King's College London

Research portal

Lack of the mesodermal homeodomain protein MEOX1 disrupts sclerotome polarity and leads to a remodeling of the cranio-cervical joints of the axial skeleton

Research output: Contribution to journalArticle

Susan Skuntz, Baljinder Mankoo, Minh-Thanh T. Nguyen, Elisabeth Hustert, Atsuo Nakayama, Elisabeth Tournier-Lasserve, Christopher V. E. Wright, Vassilis Pachnis, Kapil Bharti, Heinz Arnheiter

Original languageEnglish
Pages (from-to)383 - 395
Number of pages13
JournalDevelopmental Biology
Issue number2
Publication statusPublished - 15 Aug 2009

King's Authors


Meox1 and Meox2 are two related homeodomain transcription factor genes that together are essential for the development of all somite compartments. Here we show that mice homozygous for Meox1 mutations alone have abnormalities that are restricted to the sclerotome and its derivatives. A prominent and consistent phenotype of these mutations is a remodeling of the cranio-cervical joints whose major feature is the assimilation of the atlas into the basioccipital bone so that the skull rests on the axis. These abnormalities can be traced back to changes in the relative rates of cell proliferation in the rostral and caudal sclerotome compartments, and they are associated with alterations in the expression of at least three transcription factor genes, Tbx18, Uncx, and Bapx1. As previously observed for Bapx1, MEOX1 protein occupies evolutionarily conserved promoter regions of Tbx18 and Uncx, suggesting that Meox1 regulates these genes at least in part directly. Hence, Meox1 is part of a regulatory circuit that serves an essential, non-redundant function in the maintenance of rostro-caudal sclerotome polarity and axial skeleton formation. (C) Published by Elsevier Inc.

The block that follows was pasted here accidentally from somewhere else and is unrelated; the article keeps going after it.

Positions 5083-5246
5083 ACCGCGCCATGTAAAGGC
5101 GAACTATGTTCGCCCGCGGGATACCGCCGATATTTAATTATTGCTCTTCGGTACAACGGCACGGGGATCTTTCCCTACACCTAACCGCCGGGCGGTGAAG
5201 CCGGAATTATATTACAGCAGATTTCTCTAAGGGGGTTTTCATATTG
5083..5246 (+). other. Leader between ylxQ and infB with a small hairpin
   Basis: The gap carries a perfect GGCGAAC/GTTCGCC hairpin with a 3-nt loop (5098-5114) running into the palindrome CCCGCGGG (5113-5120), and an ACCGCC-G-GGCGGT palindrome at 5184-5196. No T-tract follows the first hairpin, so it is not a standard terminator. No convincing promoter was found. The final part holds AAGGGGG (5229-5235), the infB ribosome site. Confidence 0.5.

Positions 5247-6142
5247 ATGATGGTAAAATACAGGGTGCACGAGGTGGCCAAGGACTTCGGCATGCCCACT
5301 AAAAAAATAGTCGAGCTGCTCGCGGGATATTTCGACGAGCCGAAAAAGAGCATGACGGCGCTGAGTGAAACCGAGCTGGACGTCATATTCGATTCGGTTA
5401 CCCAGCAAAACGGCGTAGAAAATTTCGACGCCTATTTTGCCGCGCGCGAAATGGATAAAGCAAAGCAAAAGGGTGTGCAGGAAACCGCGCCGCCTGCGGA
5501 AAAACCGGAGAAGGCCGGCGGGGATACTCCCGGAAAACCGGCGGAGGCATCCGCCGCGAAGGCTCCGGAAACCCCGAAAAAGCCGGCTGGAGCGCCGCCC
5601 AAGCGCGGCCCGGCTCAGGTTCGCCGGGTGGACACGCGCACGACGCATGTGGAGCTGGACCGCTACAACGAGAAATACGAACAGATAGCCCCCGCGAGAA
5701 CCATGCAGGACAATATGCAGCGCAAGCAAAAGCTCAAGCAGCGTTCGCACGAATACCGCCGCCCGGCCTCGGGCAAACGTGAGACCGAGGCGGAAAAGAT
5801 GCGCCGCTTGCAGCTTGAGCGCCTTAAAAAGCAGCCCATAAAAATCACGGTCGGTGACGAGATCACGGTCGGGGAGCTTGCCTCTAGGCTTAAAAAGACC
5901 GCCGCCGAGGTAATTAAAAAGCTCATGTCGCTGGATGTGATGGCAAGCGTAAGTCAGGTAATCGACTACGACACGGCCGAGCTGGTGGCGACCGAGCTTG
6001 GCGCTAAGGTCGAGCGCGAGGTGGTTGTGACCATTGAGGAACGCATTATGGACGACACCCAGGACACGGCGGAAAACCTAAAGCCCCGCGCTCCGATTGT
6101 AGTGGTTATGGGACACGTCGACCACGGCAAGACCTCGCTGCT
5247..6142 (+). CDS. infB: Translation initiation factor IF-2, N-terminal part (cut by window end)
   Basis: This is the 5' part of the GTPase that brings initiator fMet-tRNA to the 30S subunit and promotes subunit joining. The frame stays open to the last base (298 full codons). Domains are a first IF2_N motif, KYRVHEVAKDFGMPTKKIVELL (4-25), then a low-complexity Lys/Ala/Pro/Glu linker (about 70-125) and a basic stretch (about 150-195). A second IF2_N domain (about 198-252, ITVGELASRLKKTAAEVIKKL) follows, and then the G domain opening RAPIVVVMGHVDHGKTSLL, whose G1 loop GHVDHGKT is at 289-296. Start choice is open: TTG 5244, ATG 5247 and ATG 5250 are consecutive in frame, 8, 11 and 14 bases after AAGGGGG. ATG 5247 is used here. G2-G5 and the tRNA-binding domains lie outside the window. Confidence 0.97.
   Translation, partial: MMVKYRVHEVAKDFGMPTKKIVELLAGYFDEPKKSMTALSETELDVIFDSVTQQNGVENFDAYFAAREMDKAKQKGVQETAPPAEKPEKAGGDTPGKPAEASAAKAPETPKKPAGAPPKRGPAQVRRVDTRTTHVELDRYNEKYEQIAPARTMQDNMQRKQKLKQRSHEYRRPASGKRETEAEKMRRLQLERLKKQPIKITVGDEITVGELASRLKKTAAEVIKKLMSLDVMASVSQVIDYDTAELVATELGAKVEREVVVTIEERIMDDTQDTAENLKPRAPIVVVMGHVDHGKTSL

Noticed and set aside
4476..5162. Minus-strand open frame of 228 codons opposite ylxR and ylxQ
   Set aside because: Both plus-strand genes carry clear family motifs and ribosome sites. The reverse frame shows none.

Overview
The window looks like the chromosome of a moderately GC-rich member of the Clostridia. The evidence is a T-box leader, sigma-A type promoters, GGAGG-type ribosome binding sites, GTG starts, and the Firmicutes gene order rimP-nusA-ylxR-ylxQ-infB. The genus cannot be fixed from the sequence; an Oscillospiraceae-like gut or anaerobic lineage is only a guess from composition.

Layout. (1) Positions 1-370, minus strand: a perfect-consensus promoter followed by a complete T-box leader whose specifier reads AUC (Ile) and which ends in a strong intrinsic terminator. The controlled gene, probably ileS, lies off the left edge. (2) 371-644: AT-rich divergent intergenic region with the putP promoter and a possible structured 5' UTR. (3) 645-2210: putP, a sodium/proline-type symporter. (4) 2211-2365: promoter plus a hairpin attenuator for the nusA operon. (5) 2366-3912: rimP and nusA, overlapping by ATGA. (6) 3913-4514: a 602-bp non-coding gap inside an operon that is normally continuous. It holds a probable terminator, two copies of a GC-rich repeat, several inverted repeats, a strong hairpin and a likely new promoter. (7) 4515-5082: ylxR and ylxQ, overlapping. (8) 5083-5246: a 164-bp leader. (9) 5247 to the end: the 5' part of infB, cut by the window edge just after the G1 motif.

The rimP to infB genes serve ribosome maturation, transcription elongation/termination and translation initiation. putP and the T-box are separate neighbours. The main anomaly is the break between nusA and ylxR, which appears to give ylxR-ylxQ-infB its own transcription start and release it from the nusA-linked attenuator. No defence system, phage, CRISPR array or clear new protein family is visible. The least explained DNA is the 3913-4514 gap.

View graph of relations

© 2018 King's College London | Strand | London WC2R 2LS | England | United Kingdom | Tel +44 (0)20 7836 5454